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As you know, children don’t come with instructions. When a child experiences trouble learning or doing homework, it can be challenging for the parents to find out why and what to do about it.

Luckily, there is an easy way to help and prevent learning problems in the first place: Determining your child’s learning style.

Every child has at least one dominant style. Watch your kid – not only while studying. A child’s learning style becomes visible in all kinds of situations, even in their choice of hobbies.

Does your child learn best by watching people or looking at videos, research papers for sale and images? Do they display a remarkable variety of facial expressions? Are they good at drawing and like to use many different colors? Do they easily understand the rules of an unfamiliar game if they watch others play it? Are they especially interested in art, photographs and movies?

If so, your child might be a Visual learner.

Is your child an eloquent talker? Do they love listening to music, and memorize lyrics of songs faster than others? Are they good at remembering and re-telling stories they were told? Do they try to find a problem’s solution by discussing it? Do they prefer reading out loud? Are they sometimes recording themselves with a voice recorder?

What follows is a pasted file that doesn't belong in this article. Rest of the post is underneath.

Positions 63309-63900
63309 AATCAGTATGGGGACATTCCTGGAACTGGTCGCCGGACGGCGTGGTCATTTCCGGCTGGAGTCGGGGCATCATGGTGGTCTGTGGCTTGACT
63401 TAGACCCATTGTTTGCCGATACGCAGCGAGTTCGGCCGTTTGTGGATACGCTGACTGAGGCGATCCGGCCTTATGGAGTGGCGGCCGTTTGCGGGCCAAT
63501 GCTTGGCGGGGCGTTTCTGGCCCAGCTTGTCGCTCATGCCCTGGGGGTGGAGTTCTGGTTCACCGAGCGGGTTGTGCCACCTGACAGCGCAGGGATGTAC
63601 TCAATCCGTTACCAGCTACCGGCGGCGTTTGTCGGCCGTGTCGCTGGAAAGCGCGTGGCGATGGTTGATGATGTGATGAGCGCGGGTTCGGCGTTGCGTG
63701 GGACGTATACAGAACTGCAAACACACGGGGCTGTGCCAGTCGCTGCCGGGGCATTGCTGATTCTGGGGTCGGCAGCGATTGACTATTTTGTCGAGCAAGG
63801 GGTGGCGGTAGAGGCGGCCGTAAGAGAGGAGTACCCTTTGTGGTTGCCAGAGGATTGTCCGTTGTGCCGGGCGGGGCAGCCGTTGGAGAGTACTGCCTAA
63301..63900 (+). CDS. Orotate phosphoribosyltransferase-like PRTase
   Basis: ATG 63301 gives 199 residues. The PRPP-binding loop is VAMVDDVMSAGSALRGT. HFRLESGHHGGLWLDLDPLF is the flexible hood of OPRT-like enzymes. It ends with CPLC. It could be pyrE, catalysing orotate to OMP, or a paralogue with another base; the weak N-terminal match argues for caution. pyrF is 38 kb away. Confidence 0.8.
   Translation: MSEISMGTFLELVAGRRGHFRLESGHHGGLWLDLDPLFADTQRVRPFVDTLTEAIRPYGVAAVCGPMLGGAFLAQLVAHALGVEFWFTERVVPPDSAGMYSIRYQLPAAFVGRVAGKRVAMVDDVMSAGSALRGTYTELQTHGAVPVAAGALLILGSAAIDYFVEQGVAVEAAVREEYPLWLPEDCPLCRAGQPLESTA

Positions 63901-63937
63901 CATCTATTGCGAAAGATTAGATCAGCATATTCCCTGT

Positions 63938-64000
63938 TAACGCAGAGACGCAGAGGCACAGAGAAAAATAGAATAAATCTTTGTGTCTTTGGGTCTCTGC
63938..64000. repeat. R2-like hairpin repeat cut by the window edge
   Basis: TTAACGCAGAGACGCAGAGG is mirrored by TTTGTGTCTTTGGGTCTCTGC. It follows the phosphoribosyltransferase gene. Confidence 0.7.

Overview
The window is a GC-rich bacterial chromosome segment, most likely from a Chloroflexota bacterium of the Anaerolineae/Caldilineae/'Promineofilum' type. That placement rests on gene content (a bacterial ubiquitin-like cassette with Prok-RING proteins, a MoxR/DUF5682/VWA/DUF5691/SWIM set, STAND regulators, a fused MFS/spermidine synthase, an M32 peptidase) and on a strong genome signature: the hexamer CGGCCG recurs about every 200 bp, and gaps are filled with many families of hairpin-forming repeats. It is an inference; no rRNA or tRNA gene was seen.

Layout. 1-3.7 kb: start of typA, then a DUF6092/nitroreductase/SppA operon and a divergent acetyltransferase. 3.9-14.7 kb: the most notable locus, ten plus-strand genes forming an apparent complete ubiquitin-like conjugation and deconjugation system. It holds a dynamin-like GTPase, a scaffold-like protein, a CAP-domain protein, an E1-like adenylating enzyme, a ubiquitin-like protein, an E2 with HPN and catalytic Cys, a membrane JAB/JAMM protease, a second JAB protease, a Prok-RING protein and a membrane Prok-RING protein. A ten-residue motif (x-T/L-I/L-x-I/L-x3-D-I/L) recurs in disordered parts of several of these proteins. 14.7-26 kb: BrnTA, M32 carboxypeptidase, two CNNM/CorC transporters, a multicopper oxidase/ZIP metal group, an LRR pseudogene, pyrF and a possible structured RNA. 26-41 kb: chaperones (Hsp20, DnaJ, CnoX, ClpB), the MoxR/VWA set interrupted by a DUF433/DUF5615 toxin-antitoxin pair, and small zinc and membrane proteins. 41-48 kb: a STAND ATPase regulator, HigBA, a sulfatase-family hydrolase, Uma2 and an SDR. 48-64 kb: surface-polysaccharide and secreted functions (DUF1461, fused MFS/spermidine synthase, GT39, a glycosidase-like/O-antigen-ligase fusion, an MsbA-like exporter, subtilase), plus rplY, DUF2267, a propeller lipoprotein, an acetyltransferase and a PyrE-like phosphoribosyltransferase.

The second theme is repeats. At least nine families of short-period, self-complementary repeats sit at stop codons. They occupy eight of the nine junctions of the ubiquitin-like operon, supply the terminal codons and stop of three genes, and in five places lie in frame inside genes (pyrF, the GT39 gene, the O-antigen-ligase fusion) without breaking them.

Your child might be an Audal/Auditory learner.

Does your child love to read, and do they frequently recite information they have read? Are they keeping a diary or writing their own little poems and stories? Do they prefer reading instructions instead of listening to an explanation? Before tackling a task, are they writing down each step that needs to be done? Do they frequently look up words in a dictionary or encyclopedia?

If this describes your child, they might be a Read/Write learner.

Does your child want to touch everything? Are they good at crafts and working with their hands? Do they enjoy physical activites, move around a lot and have trouble standing still for a long time? Do they twirl their pen or wiggle their feet while doing homework? Are they walking around while reading? Do they always have to do something themselves in order to remember how to do it?

If so, your child might be a Kinesthetic learner.

If your child successfully applies a variety of the four learning styles, they are ‘multimodal’. Multimodal learners have the ability to analyze a problem and then pick out the learning style they believe fits best for that specific task.

Knowing your child’s learning style makes it easier to support them. Homewok will be done faster, and they won’t get as frustrated when studying for an exam. However, if your child shows severe difficulties in learning, they might suffer from a learning disorder. In that case, find a specialist and ask for help.

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